“It is hard to think of an industry of greater strategic importance to Britain than its pharmaceutical industry”. These were Theresa May’s words on the Prime Ministerial campaign trail in July 2016, and they were echoed last week in a leaked government document listing pharma as a high priority industry in the wake of Brexit.
In a few weeks the Prime Minister will trigger Article 50 amidst ever present NHS financial pressures and an increasing scrutiny on the affordability of medicines.
Given the life sciences industry is one of the most highly regulated sectors in the world, it is no surprise that much of the discussion about Brexit has focused on the key regulatory issues. Despite increasing pressure not to quit the European medicines regulator, Jeremy Hunt revealed his cards at a recent select committee hearing, admitting he doesn’t expect the UK to continue as a member of the European Medicines Agency once it leaves the EU, instead seeking a “relationship” with the EMA after Brexit.
The nature of this “relationship” will be key. Will it be a long term affair or a quick holiday romance? Theresa May remains characteristically non-committal about what the future holds for medicines regulation but a system of mutual recognition, where the UK can swiftly adopt authorisations made by the EMA, seems to be the preferred route for both government and industry. Yet, while alignment may be the preferred approach for the UK, there is nothing to say EU negotiators won’t block harmonisation and that longed-for long term partnership.
Whatever the exact outcome of the negotiations, it’s hard to see how the disruption won’t lead to some delay in medicines access. This is bad news for patients, and a commercial and corporate challenge for pharma. A challenge further exacerbated by the numerous proposals for pricing and reimbursement of medicines, for example those set out in the Health Service (Costs) Medical Supplies Bill, which are set to further entrench the gap between medicines evaluation and scientific advances.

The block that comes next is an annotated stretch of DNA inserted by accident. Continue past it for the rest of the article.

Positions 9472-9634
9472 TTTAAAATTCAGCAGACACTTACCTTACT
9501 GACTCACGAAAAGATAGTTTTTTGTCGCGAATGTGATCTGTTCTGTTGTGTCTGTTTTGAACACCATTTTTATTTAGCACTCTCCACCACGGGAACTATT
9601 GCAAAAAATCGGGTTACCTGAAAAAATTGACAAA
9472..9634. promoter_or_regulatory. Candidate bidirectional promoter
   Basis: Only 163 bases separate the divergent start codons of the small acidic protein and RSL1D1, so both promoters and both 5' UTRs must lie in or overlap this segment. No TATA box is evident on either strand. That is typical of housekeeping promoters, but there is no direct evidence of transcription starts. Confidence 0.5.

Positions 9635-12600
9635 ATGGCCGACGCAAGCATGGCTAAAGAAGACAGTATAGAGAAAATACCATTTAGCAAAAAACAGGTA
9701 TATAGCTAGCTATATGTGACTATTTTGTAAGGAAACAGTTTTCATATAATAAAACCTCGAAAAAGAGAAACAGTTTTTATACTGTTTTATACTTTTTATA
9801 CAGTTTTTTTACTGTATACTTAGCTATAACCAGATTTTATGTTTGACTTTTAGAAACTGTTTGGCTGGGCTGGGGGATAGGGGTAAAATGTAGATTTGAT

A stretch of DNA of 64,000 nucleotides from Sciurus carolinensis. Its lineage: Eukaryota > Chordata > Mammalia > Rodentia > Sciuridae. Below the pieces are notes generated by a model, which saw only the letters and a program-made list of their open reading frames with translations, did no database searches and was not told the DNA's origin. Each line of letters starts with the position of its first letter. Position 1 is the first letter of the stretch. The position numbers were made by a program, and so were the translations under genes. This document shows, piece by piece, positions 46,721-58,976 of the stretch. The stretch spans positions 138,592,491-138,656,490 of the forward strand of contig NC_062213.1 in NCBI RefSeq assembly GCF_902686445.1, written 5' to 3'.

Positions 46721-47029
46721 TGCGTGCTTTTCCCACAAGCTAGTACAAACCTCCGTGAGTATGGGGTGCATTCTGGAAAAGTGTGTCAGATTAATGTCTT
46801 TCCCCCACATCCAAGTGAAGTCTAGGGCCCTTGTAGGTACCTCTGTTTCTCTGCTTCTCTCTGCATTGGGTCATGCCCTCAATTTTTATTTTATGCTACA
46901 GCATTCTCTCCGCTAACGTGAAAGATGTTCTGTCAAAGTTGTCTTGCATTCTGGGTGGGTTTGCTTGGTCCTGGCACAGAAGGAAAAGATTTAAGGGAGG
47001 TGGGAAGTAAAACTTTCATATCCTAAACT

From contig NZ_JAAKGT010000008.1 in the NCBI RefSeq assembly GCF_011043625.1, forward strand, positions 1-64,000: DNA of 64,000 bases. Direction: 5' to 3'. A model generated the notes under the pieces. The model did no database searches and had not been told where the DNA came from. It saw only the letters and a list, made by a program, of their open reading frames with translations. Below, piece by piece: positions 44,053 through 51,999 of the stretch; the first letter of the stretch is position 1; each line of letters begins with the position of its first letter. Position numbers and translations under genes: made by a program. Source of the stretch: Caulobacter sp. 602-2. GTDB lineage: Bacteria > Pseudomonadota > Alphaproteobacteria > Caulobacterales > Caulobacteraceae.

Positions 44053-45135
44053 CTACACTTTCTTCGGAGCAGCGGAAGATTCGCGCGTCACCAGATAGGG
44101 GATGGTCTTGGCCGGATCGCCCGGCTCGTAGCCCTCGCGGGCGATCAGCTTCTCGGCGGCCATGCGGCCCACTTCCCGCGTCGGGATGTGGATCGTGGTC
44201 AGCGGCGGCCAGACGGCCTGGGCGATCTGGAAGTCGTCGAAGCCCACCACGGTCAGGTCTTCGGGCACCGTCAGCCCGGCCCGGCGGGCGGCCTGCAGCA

As senior politicians look to balance the domestic agenda of creating a sustainable health and social care system while navigating our exit from the EU, pharma will need to work hard to ensure the championing of life sciences doesn’t stagnate against competing priorities.
Having the right data to hand to demonstrate the societal, economic and personal value of the sector’s contribution to the UK and the health of its population overall is more important than ever. It is about creating a robust dialogue.
The consultative nature of the Modern Industrial Strategy discussions presents the sector with an important opportunity to do this. In particular, the focus on developing ‘home-grown’ skills should be harnessed to tell the sector’s value story in terms of its contribution to creating job prosperity and investing in a highly skilled workforce. As ever with these strategies, it will be a game of give and take. For those willing to show commitment and to bring the sector’s narrative to the table in a creative manner, the rewards are promising.
But engaging with the Industrial Strategy needs to be part of a much wider conversation about the current climate of medicines in the UK. The sector will need to continually make the case for a reimbursement system that appropriately rewards quality and investment. The devolved and fragmented nature of the NHS means major providers of products, medicines, and services to the health service must be cognisant of the varied budgetary, demand and clinical challenges felt by local system leaders and commissioners. To overcome this, pharma must invest in those on the ground – talking to payers day in day out, arming them with the right information and the bigger picture – so that understanding is deepened on both sides.
Conversations need to be happening at all levels so that a lasting relationship can be forged.